Hugo Chávez embraces Iran and Syria, wins Russian support for nuclear program
Venezuelan President Hugo Chávez is in the midst of one of his world tours, making friends with US enemies and getting support for his country's nascent nuclear program.
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The previous day in Tehran, Chávez and Iranian President Mahmoud Ahmadinejad said they also were committed to forming a “new world order.” The two were also reported to have signed a series of deals to promote industrial cooperation. In Russia, Chávez secured a deal that will help the South American nation build its first nuclear power plant.Skip to next paragraph
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The US has largely dismissed this trip – even though the nuclear plant deal has raised some eyebrows in Washington.
Standing with Iran
"I should use the opportunity to condemn those military threats that are being made against Iran," Chávez said at a joint news conference with Mr. Ahmadinejad in Tehran on Wednesday, before flying to Damascus. "We know that they will never be able to restrict the Islamic revolution in whatever way.... We will always stand together, we will not only resist, we will also stand victorious beside one another."
Ahmadinejad, for his part, said Iran and Venezuela were part of a revolutionary front "stretching all the way to East Asia" from Latin America. "If one day, my brother Mr. Chávez and I and a few other people were once alone in the world, today we have a long line of revolutionary officials and people standing alongside each other," Ahmadinejad said, according to Reuters.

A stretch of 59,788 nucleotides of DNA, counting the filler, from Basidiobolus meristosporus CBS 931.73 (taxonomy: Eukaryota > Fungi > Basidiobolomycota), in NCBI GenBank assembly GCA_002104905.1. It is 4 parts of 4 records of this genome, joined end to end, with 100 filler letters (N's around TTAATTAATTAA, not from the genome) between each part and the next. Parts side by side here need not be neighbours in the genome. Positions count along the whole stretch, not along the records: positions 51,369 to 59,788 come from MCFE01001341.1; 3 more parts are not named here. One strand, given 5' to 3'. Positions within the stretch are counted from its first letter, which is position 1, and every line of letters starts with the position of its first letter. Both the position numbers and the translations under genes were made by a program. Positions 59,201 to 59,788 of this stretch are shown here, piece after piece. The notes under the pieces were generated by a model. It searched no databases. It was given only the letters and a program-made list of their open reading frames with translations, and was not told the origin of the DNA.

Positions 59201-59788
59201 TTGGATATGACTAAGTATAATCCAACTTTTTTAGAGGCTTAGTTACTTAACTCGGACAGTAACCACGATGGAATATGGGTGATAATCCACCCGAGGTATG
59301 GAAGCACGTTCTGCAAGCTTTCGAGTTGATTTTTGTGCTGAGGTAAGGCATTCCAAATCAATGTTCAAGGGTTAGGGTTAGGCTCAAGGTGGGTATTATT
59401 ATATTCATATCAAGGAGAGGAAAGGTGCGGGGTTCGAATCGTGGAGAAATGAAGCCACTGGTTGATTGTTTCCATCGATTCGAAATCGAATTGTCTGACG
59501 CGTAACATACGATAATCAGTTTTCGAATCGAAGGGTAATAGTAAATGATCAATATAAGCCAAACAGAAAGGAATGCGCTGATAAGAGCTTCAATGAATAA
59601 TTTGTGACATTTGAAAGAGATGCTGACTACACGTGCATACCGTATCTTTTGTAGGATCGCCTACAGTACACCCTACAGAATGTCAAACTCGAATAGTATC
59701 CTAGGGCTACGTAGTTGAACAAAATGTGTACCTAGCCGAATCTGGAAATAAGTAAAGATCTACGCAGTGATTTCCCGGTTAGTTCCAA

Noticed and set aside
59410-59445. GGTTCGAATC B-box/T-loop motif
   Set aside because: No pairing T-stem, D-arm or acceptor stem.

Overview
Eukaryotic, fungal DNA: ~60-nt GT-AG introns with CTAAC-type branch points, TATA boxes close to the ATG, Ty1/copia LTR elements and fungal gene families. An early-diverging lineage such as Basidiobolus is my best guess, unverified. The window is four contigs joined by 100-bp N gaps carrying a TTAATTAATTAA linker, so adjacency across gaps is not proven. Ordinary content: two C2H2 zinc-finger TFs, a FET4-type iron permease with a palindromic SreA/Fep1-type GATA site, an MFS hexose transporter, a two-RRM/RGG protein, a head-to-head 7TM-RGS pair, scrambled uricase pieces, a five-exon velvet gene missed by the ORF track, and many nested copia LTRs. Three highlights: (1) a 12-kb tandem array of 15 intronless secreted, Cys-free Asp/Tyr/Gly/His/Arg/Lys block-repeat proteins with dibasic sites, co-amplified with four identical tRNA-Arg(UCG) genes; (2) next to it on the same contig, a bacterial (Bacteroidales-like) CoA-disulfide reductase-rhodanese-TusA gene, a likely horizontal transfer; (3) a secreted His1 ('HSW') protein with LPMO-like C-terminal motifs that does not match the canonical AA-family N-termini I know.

Such statements are largely seen as an attempt by Iran to show that it is not isolated, despite a push by Washington for tougher sanctions against Iran's nuclear activities. The US fears Iran is seeking to develop a nuclear bomb, though Iran insists it merely wants a peaceful nuclear energy program.
Can US allow a nuclear Venezuela?
Chávez is saying the same, after firming up plans with Russia to build a nuclear power plant. He would not be alone in the region. Many countries, including Brazil, have been using nuclear power for decades.
The US did not take issue with the news, but some observers say it should. Ray Walser, a Latin America analyst at the conservative Heritage Foundation, says that there is a fissure between security hawks, like himself, and those who say the US need not panic.
“The White House says, we will just tell Mr. Chávez to act responsibly,” says Mr. Walser. “But responsible does not seem to be part of the words in the character description of Mr. Chávez.”